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Bosnian Veterans Donate Across Ethnic, Historical Divide

A policeman in Sarajevo looks on as retired Bosnian joint-army soldiers march in December for pension benefits.

A policeman in Sarajevo looks on as retired Bosnian joint-army soldiers march in December for pension benefits.

SARAJEVO -- Retired soldiers from Bosnia-Herzegovina's Muslim-Croat federation are donating funds to colleagues deprived of their pensions in the Serb-dominated part of the country in a gesture that flies in the face of bitter ethnic differences, RFE/RL's Balkan Service reports.

Some of the soldiers fought against each other in the 1992-95 Bosnian War, in which around 100,000 people died.

"We cannot allow them to end up on the street without the basic means to live," Senad Hubijer, an ethnic Muslim who is the head of the Muslim-Croat Federation's Veterans Association, told RFE/RL. "Regardless of the fact that we were on opposite sides, we came up with this idea and we will help them in the following period as much as we can."

All of those involved served in Bosnia's joint army after it brought three former ethnic-based factions into a single armed force in 2004 -- one of the rare and often-cited examples of successful interethnic cooperation in Bosnia.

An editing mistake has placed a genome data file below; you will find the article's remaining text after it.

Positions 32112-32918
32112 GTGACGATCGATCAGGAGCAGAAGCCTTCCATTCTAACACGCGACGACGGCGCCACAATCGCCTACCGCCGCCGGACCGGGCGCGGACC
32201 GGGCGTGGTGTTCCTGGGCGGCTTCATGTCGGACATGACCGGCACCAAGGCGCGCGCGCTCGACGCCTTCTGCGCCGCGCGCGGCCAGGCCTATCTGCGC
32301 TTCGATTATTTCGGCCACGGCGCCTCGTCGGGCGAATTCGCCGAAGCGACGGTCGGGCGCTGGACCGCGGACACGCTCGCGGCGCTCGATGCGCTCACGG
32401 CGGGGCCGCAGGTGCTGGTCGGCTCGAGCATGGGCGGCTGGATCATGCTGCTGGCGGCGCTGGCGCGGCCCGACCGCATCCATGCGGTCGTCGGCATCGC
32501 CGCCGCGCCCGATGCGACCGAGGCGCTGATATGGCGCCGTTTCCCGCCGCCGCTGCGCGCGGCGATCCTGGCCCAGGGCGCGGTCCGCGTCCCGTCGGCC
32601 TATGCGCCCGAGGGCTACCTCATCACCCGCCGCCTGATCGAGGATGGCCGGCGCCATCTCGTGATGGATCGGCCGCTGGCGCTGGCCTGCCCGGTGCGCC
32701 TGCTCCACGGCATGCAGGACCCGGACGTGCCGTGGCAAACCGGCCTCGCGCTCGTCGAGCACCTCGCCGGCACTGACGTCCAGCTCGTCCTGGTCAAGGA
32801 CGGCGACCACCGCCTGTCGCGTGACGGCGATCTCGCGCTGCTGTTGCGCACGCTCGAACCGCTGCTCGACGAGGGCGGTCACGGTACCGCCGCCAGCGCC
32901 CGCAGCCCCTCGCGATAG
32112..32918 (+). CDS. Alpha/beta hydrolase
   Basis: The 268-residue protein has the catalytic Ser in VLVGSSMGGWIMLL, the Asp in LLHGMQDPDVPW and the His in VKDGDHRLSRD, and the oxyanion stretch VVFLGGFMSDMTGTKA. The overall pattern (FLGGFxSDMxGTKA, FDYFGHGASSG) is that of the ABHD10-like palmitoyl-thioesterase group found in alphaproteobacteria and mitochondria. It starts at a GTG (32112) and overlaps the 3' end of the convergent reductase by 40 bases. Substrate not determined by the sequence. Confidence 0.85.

The discrepancy arose after retired soldiers persuaded authorities in the Muslim-Croat part of Bosnia to provide them with an emergency three-month, 300-marka pension but officials in the Serb-dominated part of the country did not follow suit.

Under nationalist President Milorad Dodik, the Republika Srpska government has opposed and undermined all state-level cooperation and integration.

But about 1,200 Muslim and Croat soldiers have pledged to contribute 10 Bosnian markas ($6.70) each so that around 300 of their Serb brothers-in-arms can be given symbolic monthly aid of 40 markas each.

After mandatory retirement at the age of 35, all of the joint-army veterans were left without pensions because of an unresolved legal and budgetary situation that began in 2010 between Bosnia's central government -- which was supposed to allocate the funds -- and its two autonomous regions, whose pension funds refused to issue retirement checks without a guarantee from the central government that they would be refunded.

Bosnian Serb Darko Topic, who spent four years fighting in the Bosnian Serb army, said he and his family cannot live off of empty promises made by the government.

"First of all, we need to leave behind what happened in the past, because back then we were tricked by the politicians in that crazy period of the breakup of the former Yugoslavia," Topic said. "We were used, we were pawns which were manipulated as [the politicians] saw fit. That time is over, the wounds are healing and we have to look forward."

Some of the soldiers also served together in missions in Iraq and Afghanistan alongside coalition forces.

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